Under the title, "ABSTRACTIONS", Miguel Marcos Gallery presents an exhibition project which brings together the work of five artists linked to the Gallery and with outstanding career in the international scene.


They belong to a generation of educated artists, teachers and theorists of aesthetics, who have grown, in arithmetic progression, in a time of prosperity and technical possibilities. A possibility applied to a space / time, whereby foggy landscape and the gestural power of Herbert Brandl, the expressionist gestures full of power and determination of Xavier Grau, the pictorial bas-reliefs of Hollingsworth, the daring Schnabel pastiches or the pictorial labyrinths of Uslé become mutually reinforced and complemented.


Five abstract proposals after overcoming the dichotomy between abstraction-figuration that design a current scene of the main pictorial tendencies, beyond the isms.


Herbert Brandl (Graz, Austria, 1959). Austrian abstract painter. He studied at The Academy of Fine Arts Vienna and he works as a professor at the Düsseldorf School of Art. He participated in the IX Documenta of 1992 and at the Venice Biennale in 2007. His studies, almost scientific, of the color and structure of space, allow Brandl to explore the perceptual limits that abstract forms, made from filling various layers of oil, produce in the spectator. His work is part of museums and public collections such as the Albertina Museum (Vienna, Austria), Bank Austria Kunstforum Vienna (Vienna, Austria), MAM Musée d'Art Moderne de la Ville de Paris (Paris, France), Museum Frieder Burda (Baden-Baden, Germany) or Kunsthalle Bern (Bern, Switzerland).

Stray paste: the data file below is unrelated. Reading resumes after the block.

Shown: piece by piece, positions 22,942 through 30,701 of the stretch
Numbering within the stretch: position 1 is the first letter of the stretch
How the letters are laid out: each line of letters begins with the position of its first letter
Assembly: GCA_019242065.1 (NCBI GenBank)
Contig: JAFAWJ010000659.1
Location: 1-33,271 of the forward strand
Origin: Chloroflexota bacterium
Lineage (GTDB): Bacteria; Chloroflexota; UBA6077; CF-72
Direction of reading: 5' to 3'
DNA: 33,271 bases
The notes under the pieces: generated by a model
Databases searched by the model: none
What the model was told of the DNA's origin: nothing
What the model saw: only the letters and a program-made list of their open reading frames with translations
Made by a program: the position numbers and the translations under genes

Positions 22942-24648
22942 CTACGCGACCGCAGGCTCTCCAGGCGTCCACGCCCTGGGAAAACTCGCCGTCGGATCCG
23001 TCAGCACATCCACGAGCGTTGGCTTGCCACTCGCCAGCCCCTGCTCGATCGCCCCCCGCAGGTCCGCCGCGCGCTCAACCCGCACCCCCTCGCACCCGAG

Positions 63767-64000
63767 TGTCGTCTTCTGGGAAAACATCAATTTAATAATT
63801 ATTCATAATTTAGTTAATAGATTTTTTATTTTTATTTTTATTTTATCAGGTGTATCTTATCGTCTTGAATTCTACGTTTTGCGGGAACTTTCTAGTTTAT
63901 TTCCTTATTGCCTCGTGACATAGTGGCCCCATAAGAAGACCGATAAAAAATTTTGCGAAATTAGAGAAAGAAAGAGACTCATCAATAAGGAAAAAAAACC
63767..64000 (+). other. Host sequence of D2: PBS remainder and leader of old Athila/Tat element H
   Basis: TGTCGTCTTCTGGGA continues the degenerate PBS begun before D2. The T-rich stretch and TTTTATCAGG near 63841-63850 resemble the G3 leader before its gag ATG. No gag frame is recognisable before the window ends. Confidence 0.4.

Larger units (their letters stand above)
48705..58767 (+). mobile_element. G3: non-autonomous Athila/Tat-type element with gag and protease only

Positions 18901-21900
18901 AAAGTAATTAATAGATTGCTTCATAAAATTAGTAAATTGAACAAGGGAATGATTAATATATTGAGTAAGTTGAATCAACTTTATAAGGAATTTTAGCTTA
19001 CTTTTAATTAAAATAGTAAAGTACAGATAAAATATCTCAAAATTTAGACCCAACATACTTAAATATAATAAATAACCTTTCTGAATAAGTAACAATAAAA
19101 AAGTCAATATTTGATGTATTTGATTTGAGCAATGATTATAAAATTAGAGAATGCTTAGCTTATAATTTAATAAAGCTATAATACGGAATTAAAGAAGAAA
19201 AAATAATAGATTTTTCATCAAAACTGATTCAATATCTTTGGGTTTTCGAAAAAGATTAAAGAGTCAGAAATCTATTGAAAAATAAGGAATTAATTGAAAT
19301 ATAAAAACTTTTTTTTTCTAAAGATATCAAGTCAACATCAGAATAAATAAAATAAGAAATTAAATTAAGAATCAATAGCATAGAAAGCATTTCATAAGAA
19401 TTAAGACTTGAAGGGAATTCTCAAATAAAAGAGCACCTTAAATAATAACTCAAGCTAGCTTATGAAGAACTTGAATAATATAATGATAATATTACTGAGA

In Untitled, the artist through various techniques and formats, always concerned with the transformation of the motif into colorful spatial and structural formations and also the opposition between form and content, represents the image as an optical illusion which moves between abstraction and the figuration; between the color explosion and the appearance of a spectacle that seems natural.


Xavier Grau (Barcelona, Spain, ​​1951). His work reflects a deeply study of the pictorial act, translated into nervous gestures that embody an always active struggle between the creator and his canvas. Grau, is diverted towards an abstraction that keeps an internal tension between the color and the drawing unchanged, without reducing its chromatic vivacity or the movement of its surfaces, which are contained by the rhythm of the forms that articulate its internal structure. His work is part of museums and public collections such as the Los Bragales Collection (Santander), Collection of Contemporary Art "La Caixa" (Barcelona), MACBA Museu d'Art Contemporani de Barcelona (Barcelona) or MNCARS, National Museum Center of Art Queen Sofia (Madrid).


In Bone Black IV, Grau builds the picture in a process of overlays: the strokes and the color planes overlap in successive applications so the final result reveals the different layers of pigment that have been superimposed. His painting is a succession of skins that overlap each other; a process of correction or redefinition whereby the last line is reworked by another one.